WSAZ Investigates | Businesses offer incentives to follow mask ordinance
PORTSMOUTH, Ohio (WSAZ) - On Monday, Portsmouth joined several other Ohio cities like Cincinnati, Columbus, and Cleveland where mask ordinances have passed.
“This was required because of the indecisiveness and hesitation of Governor DeWine,” said Sean Dunne, a city councilman who voted yes.
The measure was voted on in an emergency fashion and passed by a 4-1 vote. Some members of the public were upset because there wasn’t an opportunity for public comment. Under an emergency, the effort could be introduced and voted on at the same meeting, instead of taking several weeks to allow for a vote.
“We don’t have six weeks,” Dunne said. “School starts in a month. We want to keep low numbers here. We’re hoping the mask mandate will allow us to do that.
He says he knew there was no way to make everyone happy with the decision, but believes quick action was necessary.
“I don’t think we want to wait until a lot of people die from it. I don’t think we’re going to want to wait until we have to shut down businesses again. We want to keep people coming into Portsmouth. This is a safe place to come.”
The meeting was closed to the public due to COVID-19 but was streamed online.
“For me, masks are the middle ground,” Dunne said.
“You have one extreme saying hide in the basement,” Dunne said. “You have another extreme saying ‘it’s OK, we can all get sick.' In the middle is, if we all wear a mask, we can continue to be sociable and continue going to restaurants, continue supporting businesses. We’re trying to protect people and keep the economy going.”
People took to social media to voice frustration, concerns, and even support for the measure. Others are trying to remain neutral on the matter.
“I can understand why people feel like it’s their duty or something to tell someone else to wear a mask. I think a lot of people are afraid. We are all afraid as news broke that a worldwide pandemic was happening. Just get out in the sunshine. Be considerate.”
“You can’t put down people’s feelings and how they feel about the situation,” said Noah Colley. “We have to be accommodating to everyone’s perspective and have some semblance of normalcy.”
Scioto County was moved to a level three public health emergency on Thursday, according to the Ohio Department of Health. The county has seen 47 new cases reported in the last two weeks, which is more than 50 percent of the county’s total cases since the start of the pandemic. Since June 23, the average daily number of new cases increased from one to more than four as of July 9.
“Wearing a mask is simple,” Dunne said. “We ask that you wear a shirt and shoes when you go to a restaurant, now you can wear a mask. It’s really not that problematic. When you sit down, you can take the mask off, you can take a drink or eat your food.”
A few business owners are taking the measure in stride, opting to offer discounts and incentives to those who wear masks.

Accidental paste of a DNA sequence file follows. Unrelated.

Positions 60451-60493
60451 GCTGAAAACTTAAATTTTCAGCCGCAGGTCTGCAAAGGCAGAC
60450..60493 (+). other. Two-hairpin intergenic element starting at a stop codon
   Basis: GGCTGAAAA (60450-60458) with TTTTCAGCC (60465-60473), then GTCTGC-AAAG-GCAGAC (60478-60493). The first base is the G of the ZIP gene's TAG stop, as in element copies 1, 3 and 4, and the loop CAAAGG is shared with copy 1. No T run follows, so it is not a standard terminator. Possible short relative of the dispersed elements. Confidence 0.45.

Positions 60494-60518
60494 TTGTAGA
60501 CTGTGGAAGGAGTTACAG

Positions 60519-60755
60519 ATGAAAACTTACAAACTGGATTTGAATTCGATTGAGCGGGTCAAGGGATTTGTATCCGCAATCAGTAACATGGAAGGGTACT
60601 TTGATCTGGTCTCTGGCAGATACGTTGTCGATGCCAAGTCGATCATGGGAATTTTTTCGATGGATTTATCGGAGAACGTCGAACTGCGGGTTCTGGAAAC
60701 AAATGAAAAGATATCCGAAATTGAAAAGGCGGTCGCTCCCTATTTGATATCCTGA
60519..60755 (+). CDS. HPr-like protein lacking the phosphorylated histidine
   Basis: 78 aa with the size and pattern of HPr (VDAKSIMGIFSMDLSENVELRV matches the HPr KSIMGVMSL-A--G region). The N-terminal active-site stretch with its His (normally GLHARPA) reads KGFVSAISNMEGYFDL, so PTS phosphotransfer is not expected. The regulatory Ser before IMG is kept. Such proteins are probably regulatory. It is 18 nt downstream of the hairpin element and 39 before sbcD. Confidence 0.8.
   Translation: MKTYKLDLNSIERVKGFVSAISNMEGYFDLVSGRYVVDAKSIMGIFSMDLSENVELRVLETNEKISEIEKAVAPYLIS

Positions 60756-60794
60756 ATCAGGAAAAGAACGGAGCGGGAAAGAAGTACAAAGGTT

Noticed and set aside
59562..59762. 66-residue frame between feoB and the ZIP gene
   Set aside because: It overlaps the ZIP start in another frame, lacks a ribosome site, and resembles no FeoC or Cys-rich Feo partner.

“I picture parents gathering three or four kids up, putting their masks on and bringing them to a restaurant,” said business owner Tim Wolfe. “At some point, you’ll say, ‘this is too much work, I’m just staying home.‘ ”
He says most businesses are operating at a level that isn’t sustainable. Wolfe owns Patties & Pints in Portsmouth. Those who come to the establishment wearing masks will be eligible for half off appetizers and 50 percent off beer flights. Kids will also eat free with the purchase of dinner.
“I mean, we just kind of lean into it,” Wolfe said. “It’s either bury your head in the sand and hope this doesn’t exist and just goes away and wait for our leadership to shut us down. Or do something and have as much fun with it as we possibly can and reward those customers who are coming out and supporting us right now.”
Wolfe says they’ve been working hard at a reduced capacity to continue serving customers and keep staff employed.
“It’s hand-in-hand,” Wolfe said. “You work with the employees day in and day out. You grow to love them. The last thing you want to see is them unemployed. They need a job. They need an income. I have a lot of great people that work here that help me do that.”
While Gov. Mike DeWine has yet to enact a statewide face-covering mandate or announce any new limitations or restrictions, many residents want to prevent another shutdown.
“I’m surprised at how many people don’t take it that serious and I’m afraid that might be the reason for this threat of a second lockdown,” Wolfe said.
The red alert level in Scioto County indicates that residents will have to wear a mask:
- In any indoor location that is not a residence;
- When outdoors and unable to consistently maintain a distance of 6 feet or more from people who are not members of their household; or
- While waiting for, riding, driving, or operating public transportation, a taxi, a private car service, or a ride-sharing vehicle.
Dunne says places like the Scioto Ribber, Portsmouth Brewery, Lofts Coffee, and Patties & Pints are not only fun places to go, but they’re working hard to clean, sanitize, social distance and keep the community safe. He wants to encourage people to come out and visit.
“We’re also going to see an expansion of outdoor dining in Portsmouth,” Dunne said. “We’re designating an outdoor refreshment area, which will allow for the consumption of alcohol outside in a specific area. So both the city and local businesses are working together to accommodate those needs.”
Many stores have posted signs in their windows explaining the ordinance and reminding people to wear a mask.
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